|Publication number||US5017322 A|
|Application number||US 07/311,167|
|Publication date||May 21, 1991|
|Filing date||Feb 14, 1989|
|Priority date||Feb 15, 1988|
|Also published as||CN1044673A, EP0329375A1|
|Publication number||07311167, 311167, US 5017322 A, US 5017322A, US-A-5017322, US5017322 A, US5017322A|
|Inventors||Rodney R. Brooks|
|Original Assignee||International Paint Public Limited Company|
|Export Citation||BiBTeX, EndNote, RefMan|
|Patent Citations (15), Non-Patent Citations (6), Referenced by (31), Classifications (26), Legal Events (4)|
|External Links: USPTO, USPTO Assignment, Espacenet|
This invention relates to the inhibition of fouling of an underwater surface by marine organisms such as algae and barnacles. By an underwater surface we mean a surface which is intended to be underwater at least some of the time in use. Examples of underwater surfaces are ships' hulls, the underwater and splash zone surfaces of oil production platforms and cooling water inlets and outlets for power stations.
Silicone rubber, fouling-resistant compositions are described for example in UK Patents 1307001, 1470465 and 1581727, UK Patent Application 2141436, European Patent 16195 and U.S. Pat. No. 3,702,778. They have significant advantages over conventional anti-fouling compositions containing marine biocides which are gradually leached from the paint. The silicone rubber coatings rely on their low surface energy, rather than on biocides, to inhibit settlement of marine organisms. There has been some concern about the release of triorganotin biocides, one of the most effective and widely used types of marine biocide, from paint on the hulls of yachts and pleasure boats. Moreover, conventional anti-fouling paints eventually become ineffective as all their biocide is released. Silicone rubber coatings are potentially capable of retaining their low energy surface indefinitely.
There are, however, practical difficulties in the use of silicone rubber, fouling-resistant compositions, especially as coatings for ships' hulls. They are mechanically rather weak; in particular they have low tear strength and low cohesive strength so that the paint film is easily damaged.
European Patent 32597 describes an anti-fouling coating comprising a vulcanised silicone rubber, which rubber contains grafted silicon-free segments which are constituted of recurrent units of ethylenically unsaturated monomers such as butyl acrylate or styrene. This coating is described as having a high cohesive strength, but in practice has been found to give reduced anti-fouling properties.
European Patent Application 89071 describes a similar silicone rubber containing grafted silicon-free segments which are preferably derived from polymerisation of ethylenically unsaturated monomers. It mentions that the silicon-free segments can be derived from urethane-based units. Polyurethane segments can be attached to silicon atoms of the silicone rubber by means of an oxyphenylene group or an amino-phenylene group.
British Patent 1477055 describes an anti-icing coating of a polyurethane prepared from an isocyanate functional material and a polycarbinol silicone.
A process according to the present invention for inhibiting fouling of an underwater surface comprises applying to the surface a coating composition comprising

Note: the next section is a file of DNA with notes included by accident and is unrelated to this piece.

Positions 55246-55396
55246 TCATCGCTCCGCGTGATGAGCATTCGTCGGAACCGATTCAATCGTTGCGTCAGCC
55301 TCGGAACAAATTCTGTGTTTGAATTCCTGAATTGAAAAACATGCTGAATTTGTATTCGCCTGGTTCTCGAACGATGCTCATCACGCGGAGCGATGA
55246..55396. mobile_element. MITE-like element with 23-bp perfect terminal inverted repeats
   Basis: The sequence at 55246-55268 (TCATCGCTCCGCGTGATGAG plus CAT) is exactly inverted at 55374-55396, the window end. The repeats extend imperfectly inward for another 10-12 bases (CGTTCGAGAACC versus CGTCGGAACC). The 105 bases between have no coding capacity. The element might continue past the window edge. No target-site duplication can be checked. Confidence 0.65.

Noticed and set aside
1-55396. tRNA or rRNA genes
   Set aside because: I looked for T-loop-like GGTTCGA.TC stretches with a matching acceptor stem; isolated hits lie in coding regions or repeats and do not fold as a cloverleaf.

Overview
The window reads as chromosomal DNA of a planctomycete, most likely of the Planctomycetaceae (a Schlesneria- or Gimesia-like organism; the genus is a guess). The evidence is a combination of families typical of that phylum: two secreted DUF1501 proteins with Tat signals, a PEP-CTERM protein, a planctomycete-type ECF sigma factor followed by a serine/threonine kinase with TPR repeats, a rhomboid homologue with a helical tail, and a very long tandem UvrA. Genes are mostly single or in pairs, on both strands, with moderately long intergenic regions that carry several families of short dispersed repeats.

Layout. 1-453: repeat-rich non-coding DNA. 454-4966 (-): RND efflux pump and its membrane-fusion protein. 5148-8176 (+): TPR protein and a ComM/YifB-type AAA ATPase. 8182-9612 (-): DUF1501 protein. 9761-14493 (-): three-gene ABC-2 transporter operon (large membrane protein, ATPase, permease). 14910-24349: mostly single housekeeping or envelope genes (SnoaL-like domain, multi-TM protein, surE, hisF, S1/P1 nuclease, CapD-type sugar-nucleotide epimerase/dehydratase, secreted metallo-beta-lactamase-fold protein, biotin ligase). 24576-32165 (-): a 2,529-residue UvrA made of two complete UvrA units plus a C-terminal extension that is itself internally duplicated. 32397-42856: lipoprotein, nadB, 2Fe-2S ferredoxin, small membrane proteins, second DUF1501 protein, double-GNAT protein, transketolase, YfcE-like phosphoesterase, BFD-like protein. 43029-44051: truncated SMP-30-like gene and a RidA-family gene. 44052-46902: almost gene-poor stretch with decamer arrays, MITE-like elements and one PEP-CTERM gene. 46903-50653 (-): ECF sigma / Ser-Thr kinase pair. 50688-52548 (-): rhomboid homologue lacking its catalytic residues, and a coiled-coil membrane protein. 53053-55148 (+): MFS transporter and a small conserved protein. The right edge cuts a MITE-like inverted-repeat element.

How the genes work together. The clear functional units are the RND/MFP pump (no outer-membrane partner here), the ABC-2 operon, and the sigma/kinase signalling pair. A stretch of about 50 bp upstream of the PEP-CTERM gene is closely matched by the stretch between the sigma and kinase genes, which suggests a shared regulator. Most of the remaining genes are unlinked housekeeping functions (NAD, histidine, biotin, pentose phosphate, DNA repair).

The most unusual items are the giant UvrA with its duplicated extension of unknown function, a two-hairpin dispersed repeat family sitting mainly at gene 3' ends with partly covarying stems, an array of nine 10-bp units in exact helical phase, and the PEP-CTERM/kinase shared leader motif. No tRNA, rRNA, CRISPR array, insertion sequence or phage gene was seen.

(A) a curable polyorganosiloxane,
(B) a curing agent capable of curing the polyorganosiloxane (A) to a silicone elastomer,
(C) a polyisocyanate, and
(D.1) a compound having more than one active hydrogen group capable of reacting with the polyisocyanate (C) to form a polyurethane, polyurea or poly(urethane-urea) or
(D.2) a compound hydrolysable to (D.1).
The curing agent (B) is preferably a material capable of reacting with the polyorganosiloxane (A) at ambient temperature to cure the polyorganosiloxane, and the compound (D.1) is preferably a compound capable of reacting with the polyisocyanate (C) at ambient temperature to form a polyurethane, polyurea or poly(urethane-urea). If a compound (D.2) hydrolysable to an active hydrogen compound (D.1) is used, it is preferably a compound hydrolysable by atmospheric moisture at ambient temperature.
The polyorganosiloxane (A) and its curing agent (B) are preferably packaged separately from each other. Similarly, the polyisocyanate (C) and the active-hydrogen-providing compound (D) are preferably packaged separately from each other. It is preferred that the polyorganosiloxane reacts primarily with its own curing agent and not to any substantial extent with the polyisocyanate or the active hydrogen compound. Similarly, the curing agent for the polyorganosiloxane should react primarily with the polyorganosiloxane rather than with the polyisocyanate or the active hydrogen compound. The polyisocyanate and the active hydrogen compound should each react more readily with each other than with either the polyorganosiloxane or the curing agent for the polyorganosiloxane. The polyorganosiloxane curing reaction and the polyurethane-forming reaction preferably have similar reaction rates. In this case the cured polyorganosiloxane and the polyurethane, polyurea or poly(urethane-urea) may be at least partially in the form of an interpenetrating polymer network.
The proportion of polyorganosiloxane elastomer to polyurethane, polyurea and/or poly(urethane-urea) in the cured coating, and thus the ratio of the polyorganosiloxane (A) plus curing agent (B) to the polyisocyanate (C) plus active-hydrogen-providing compound (D) in the coating composition, is generally 60:40 to 95:5 by weight, most preferably 70:30 to 90:10 by weight. The cured product is generally not a uniform interpenetrating polymer network but consists of domains of polyurethane, polyurea or poly(urethane-urea) within a network of crosslinked polyorganosiloxane, with interpenetration of the two polymer networks at the boundary of each polyurethane domain.